Field experiments with the synthetic insecticides, Methomyl and Carbaryl, alone and in combination with the biological control agents, Bacillus thuringiensis (Bt) and Trichogramma evanescens, were conducted to control pests in yardlong beans, Vigna sesquipedalis, during the dry season 1998/1999. The experimental area was located at the Central Luzon State University in the province of Nueva Ecija on the Philippine main island Luzon. Carbaryl was applied against bean flies 5 days after plant emergence. Methomyl was sprayed against pod sucking insects and the bean podborer, Maruca vitrata, 45 days after plant emergence. The biological control agents were applied with the beginning of the flowering stage of V. sesquipedalis, when plants were first attacked by M. vitrata.
Major insect pests on V. sesquipedalis were cowpea aphid (Aphis craccivora), leafminer (Liriomyza sp.), and bean podborer (M. vitrata). Both, Bt and T. evanescens had no significant impact on yield. M. vitrata eggs, exposed for 48 hours in the fields to augmented T. evanescens, were used to measure field efficacy of the parasitoid. Highest parasitism rate was 13.3 %, thus, generally low.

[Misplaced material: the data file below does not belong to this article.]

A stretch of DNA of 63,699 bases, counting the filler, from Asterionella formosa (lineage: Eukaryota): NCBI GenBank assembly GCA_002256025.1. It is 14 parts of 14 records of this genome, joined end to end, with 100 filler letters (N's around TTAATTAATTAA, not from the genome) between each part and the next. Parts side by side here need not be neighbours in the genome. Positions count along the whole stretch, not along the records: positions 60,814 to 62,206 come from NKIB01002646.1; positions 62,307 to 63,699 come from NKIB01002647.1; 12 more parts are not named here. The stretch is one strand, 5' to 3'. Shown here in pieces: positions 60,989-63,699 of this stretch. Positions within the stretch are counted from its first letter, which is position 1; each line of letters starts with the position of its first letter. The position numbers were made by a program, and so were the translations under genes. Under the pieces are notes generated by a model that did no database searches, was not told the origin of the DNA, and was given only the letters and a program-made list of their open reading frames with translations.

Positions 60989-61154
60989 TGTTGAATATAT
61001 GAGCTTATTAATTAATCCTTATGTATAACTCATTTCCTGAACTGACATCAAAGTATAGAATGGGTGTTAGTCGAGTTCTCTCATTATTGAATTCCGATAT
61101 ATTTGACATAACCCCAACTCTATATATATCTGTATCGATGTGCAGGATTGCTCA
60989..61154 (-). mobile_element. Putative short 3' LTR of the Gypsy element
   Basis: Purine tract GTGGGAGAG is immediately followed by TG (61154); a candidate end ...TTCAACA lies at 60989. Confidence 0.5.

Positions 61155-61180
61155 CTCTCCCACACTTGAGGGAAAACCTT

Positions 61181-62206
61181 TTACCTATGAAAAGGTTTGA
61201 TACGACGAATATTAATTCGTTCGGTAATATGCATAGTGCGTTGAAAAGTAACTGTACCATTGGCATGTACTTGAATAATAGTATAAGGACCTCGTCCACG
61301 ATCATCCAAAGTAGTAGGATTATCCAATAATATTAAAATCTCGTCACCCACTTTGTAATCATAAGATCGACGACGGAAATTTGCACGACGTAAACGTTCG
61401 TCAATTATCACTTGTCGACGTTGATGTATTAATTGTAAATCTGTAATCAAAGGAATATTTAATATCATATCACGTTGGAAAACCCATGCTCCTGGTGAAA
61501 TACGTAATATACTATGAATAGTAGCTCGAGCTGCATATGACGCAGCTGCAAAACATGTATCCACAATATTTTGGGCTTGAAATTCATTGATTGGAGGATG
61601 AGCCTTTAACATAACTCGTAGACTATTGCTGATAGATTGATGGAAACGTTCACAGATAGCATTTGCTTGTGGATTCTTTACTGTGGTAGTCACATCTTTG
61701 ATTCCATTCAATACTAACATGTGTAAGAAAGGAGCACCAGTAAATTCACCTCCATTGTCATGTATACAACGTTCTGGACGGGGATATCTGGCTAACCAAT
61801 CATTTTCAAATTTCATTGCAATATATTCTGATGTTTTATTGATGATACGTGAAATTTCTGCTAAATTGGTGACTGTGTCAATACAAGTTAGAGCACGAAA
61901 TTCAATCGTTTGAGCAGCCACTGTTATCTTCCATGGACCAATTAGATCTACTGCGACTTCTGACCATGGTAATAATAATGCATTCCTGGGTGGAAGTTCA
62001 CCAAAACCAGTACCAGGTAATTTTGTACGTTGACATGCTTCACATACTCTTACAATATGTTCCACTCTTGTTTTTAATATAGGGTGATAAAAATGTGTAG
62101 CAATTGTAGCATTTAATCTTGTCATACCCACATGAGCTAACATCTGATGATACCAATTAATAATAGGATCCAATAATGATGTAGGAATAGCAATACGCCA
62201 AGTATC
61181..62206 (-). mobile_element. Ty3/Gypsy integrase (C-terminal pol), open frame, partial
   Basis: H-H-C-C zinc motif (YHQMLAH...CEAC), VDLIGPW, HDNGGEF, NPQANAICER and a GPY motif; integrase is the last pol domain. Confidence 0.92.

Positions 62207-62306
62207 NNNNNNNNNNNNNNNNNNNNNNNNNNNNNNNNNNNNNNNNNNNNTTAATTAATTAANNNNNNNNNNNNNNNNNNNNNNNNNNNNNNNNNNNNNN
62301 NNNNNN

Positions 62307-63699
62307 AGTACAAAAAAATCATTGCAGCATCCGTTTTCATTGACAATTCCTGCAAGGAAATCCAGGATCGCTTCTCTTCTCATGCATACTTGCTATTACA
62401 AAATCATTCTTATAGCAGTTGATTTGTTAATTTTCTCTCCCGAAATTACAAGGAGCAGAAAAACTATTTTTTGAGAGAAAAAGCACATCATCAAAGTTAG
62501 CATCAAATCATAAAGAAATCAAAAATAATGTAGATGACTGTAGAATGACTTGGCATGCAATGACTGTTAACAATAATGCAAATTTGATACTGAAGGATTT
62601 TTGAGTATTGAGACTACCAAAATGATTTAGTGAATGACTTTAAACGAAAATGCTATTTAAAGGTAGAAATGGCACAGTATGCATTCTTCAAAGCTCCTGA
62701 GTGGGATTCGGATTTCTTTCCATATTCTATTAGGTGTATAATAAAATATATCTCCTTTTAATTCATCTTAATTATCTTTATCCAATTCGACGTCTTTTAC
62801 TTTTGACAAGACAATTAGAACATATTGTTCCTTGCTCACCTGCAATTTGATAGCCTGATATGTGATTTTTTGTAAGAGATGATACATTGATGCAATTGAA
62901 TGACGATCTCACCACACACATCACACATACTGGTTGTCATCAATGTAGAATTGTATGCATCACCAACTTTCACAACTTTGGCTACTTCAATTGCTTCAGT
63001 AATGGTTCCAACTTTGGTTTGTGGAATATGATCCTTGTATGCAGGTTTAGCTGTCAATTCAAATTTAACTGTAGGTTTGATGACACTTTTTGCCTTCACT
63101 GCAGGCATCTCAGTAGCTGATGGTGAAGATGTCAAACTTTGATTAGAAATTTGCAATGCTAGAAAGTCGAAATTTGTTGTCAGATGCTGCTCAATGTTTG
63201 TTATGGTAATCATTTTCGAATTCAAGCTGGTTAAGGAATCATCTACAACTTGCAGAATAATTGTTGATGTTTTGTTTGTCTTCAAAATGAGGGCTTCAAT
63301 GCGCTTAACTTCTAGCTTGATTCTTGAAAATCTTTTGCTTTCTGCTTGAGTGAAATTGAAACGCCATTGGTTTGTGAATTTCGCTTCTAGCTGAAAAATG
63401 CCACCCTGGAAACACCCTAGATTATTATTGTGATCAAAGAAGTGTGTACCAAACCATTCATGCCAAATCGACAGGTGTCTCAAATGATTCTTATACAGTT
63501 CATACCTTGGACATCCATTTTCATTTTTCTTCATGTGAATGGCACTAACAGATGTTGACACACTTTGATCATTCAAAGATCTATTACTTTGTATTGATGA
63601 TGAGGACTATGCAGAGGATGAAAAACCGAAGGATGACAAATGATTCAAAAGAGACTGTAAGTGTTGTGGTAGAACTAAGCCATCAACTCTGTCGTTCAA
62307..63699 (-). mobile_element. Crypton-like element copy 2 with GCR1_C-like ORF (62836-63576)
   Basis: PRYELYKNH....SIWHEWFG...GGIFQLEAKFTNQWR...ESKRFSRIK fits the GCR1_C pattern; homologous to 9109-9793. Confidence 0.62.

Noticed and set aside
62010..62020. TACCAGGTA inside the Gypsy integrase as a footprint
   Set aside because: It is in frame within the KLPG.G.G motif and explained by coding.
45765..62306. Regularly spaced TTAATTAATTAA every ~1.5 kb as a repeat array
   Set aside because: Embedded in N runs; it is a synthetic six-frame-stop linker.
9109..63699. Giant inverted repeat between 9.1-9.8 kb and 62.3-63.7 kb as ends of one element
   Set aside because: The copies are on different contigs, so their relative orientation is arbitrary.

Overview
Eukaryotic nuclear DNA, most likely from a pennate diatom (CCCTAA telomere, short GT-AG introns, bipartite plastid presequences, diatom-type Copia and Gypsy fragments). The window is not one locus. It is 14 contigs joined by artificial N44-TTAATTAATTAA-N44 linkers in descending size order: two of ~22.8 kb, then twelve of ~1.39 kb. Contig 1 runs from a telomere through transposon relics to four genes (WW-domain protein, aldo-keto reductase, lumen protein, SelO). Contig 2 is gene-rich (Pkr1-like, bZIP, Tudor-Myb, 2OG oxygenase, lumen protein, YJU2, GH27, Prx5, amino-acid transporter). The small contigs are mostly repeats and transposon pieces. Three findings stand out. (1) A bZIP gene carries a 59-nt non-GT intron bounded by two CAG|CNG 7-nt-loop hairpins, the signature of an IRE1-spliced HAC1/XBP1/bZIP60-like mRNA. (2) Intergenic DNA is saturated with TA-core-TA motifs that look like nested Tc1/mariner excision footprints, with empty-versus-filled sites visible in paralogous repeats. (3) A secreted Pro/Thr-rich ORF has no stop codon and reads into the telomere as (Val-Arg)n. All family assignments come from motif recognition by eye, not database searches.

Highest yield was obtained from plots treated with both synthetic insecticides. No significant difference in fresh pod yield was observed when, in addition to the synthetic insecticides, Bt and/or T. evanescens was applied. However, all treatments significantly out-yielded the untreated control.